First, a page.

Antibody to hepatitis C as measured by the ELISA method is common in alcoholics. The presence of antibody to C 100-3 has been associated with more advanced disease. However, few studies have investigated the clinical significance of hepatitis C infection as defined by the presence of circulating viral RNA in alcoholics. We have prospectively examined 48 consecutive alcoholic patients for the presence of antibody to hepatitis C by an ELISA for antibody to the C100-3 antigen and by the reverse transcriptase polymerase chain reaction (PCR) using nested primers for the 5' nontranslated region of the viral RNA. Patients with liver disease were scored for disease severity by the combined clinical and laboratory index (CCLI). Overall, 12 of 48 patients (25%) were ELISA positive and eight of 48 (16%) were PCR positive. Among the 34 patients with liver disease, 10 (29%) were ELISA positive and six (18%) were PCR positive. All PCR-positive patients were also ELISA positive. There was no significant difference in the disease severity score (CCLI) or the duration of clinical disease in PCR-positive versus PCR- negative patients with liver disease. However, PCR-positive patients were significantly younger (43 ± 6 vs. 55 ± 10 yr, p = 0.001), indicating an earlier onset of severe disease in PCR-positive patients. There were no false-negative ELISA tests in either those with or those without liver disease. Among the 34 patients with liver disease, four of 10 patients with positive antibody were negative by PCR. Neither individual immunoglobulin levels (IgG, IgM, IgA) nor total globulins were significantly different between the ELISA-positive/PCR-negative patients and ELISA-positive/PCR- positive patients. When the entire group of 34 patients with liver disease was considered, we could not detect a significant correlation between ELISA absorbance and total globulins, and only a weak correlation between absorbance and immunoglobulin G (ρ = 0.49). These data show that the majority of alcoholic patients with liver disease and positive antibody to hepatitis C also have demonstrable viremia by PCR, and may require further evaluation and treatment. Elevated immunoglobulins in these patients do not correlate strongly with ELISA absorbance for anti-HCV. The presence of clinically advanced disease at a significantly younger age in the PCR- positive group is consistent with the concept of synergy between active viral infection and alcohol abuse in the development of liver disease in alcoholic patients.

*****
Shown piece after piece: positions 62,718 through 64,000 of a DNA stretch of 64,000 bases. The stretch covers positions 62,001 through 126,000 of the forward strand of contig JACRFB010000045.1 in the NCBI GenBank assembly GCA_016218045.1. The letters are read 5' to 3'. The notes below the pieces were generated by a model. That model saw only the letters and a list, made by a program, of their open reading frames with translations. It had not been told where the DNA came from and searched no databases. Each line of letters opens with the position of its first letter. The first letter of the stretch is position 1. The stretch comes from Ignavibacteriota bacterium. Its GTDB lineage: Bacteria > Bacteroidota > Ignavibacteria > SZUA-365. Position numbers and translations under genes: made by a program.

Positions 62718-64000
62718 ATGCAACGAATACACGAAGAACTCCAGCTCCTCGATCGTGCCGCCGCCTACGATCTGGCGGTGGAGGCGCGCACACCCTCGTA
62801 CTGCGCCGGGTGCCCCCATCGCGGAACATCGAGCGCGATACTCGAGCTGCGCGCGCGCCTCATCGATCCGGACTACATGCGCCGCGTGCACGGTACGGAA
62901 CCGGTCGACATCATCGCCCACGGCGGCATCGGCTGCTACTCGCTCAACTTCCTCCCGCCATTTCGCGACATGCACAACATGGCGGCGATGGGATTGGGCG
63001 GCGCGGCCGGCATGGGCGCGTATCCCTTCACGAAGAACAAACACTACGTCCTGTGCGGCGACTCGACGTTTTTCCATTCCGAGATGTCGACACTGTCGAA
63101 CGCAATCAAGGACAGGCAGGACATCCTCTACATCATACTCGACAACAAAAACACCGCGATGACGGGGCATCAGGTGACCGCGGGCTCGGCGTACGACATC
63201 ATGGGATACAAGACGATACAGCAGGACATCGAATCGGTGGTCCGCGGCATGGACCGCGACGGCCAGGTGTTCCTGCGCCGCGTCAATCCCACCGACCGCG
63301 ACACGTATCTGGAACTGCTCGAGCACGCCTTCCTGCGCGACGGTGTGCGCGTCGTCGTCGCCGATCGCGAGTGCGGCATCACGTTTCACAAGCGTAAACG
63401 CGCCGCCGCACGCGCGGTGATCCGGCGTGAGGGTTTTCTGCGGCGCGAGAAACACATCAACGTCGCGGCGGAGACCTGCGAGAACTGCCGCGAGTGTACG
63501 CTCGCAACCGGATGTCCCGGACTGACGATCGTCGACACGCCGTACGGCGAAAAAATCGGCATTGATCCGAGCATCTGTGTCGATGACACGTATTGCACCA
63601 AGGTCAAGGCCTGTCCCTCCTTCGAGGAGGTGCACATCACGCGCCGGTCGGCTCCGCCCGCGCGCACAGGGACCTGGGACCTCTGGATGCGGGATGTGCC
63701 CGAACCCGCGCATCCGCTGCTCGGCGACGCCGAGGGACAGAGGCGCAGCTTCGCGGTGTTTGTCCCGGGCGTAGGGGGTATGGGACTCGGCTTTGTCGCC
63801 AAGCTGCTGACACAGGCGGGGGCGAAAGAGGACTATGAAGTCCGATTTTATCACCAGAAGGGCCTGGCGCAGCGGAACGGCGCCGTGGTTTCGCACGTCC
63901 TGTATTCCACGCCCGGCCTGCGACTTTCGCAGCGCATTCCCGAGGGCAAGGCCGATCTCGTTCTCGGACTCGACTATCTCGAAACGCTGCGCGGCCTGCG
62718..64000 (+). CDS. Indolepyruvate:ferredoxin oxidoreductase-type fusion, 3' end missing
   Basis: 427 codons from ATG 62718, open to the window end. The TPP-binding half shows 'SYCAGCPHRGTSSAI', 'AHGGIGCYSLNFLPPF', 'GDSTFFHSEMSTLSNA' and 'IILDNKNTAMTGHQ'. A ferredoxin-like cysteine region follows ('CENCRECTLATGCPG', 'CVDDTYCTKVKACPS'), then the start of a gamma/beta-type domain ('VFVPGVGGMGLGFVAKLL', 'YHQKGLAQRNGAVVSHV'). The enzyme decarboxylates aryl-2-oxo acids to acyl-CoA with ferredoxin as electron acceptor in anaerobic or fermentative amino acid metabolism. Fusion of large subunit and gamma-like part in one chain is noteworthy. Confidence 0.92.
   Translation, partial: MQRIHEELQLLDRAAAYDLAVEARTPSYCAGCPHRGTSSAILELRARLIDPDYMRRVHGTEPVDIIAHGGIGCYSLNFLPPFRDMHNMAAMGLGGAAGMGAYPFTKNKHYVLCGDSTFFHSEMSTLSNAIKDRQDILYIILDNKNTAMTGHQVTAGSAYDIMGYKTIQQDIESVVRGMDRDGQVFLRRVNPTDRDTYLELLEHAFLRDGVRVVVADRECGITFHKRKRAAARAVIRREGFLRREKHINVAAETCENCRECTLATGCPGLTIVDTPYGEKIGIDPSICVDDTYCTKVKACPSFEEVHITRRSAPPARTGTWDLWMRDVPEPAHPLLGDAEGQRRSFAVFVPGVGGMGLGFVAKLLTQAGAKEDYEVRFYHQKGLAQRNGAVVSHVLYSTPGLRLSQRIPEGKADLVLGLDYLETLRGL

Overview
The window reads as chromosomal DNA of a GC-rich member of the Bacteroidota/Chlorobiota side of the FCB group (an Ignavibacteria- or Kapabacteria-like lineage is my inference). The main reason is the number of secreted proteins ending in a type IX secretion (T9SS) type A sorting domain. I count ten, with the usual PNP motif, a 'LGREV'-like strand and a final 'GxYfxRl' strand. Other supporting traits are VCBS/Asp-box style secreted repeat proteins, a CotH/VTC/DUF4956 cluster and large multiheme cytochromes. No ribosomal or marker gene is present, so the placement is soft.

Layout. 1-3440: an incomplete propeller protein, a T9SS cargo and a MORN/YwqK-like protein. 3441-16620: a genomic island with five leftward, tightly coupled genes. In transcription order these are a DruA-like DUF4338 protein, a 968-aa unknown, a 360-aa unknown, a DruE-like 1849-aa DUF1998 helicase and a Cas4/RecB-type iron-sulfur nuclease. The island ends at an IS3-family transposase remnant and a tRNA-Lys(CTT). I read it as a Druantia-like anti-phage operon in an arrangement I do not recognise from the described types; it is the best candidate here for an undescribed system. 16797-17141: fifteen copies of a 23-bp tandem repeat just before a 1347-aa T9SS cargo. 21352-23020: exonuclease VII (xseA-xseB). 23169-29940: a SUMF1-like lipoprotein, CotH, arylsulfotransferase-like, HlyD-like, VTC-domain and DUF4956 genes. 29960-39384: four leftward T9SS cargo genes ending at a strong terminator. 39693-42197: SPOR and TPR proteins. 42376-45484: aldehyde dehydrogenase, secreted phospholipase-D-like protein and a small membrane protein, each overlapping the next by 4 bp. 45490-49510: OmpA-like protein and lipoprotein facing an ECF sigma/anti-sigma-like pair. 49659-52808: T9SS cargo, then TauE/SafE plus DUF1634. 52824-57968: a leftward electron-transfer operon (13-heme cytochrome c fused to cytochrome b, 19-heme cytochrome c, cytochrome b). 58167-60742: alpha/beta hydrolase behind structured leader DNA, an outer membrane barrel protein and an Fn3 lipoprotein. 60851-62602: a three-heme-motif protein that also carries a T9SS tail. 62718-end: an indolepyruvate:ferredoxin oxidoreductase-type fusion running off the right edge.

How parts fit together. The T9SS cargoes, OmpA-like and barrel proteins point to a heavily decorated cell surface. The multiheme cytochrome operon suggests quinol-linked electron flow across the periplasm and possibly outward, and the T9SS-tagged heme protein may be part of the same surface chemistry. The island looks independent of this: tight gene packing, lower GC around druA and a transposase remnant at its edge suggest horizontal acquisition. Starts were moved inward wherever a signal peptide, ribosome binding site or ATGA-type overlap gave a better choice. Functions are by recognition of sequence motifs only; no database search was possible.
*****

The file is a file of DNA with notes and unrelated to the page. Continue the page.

|Original language||English (US)|
|Number of pages||6|
|Journal||American Journal of Gastroenterology|
|State||Published - Jan 1 1993|
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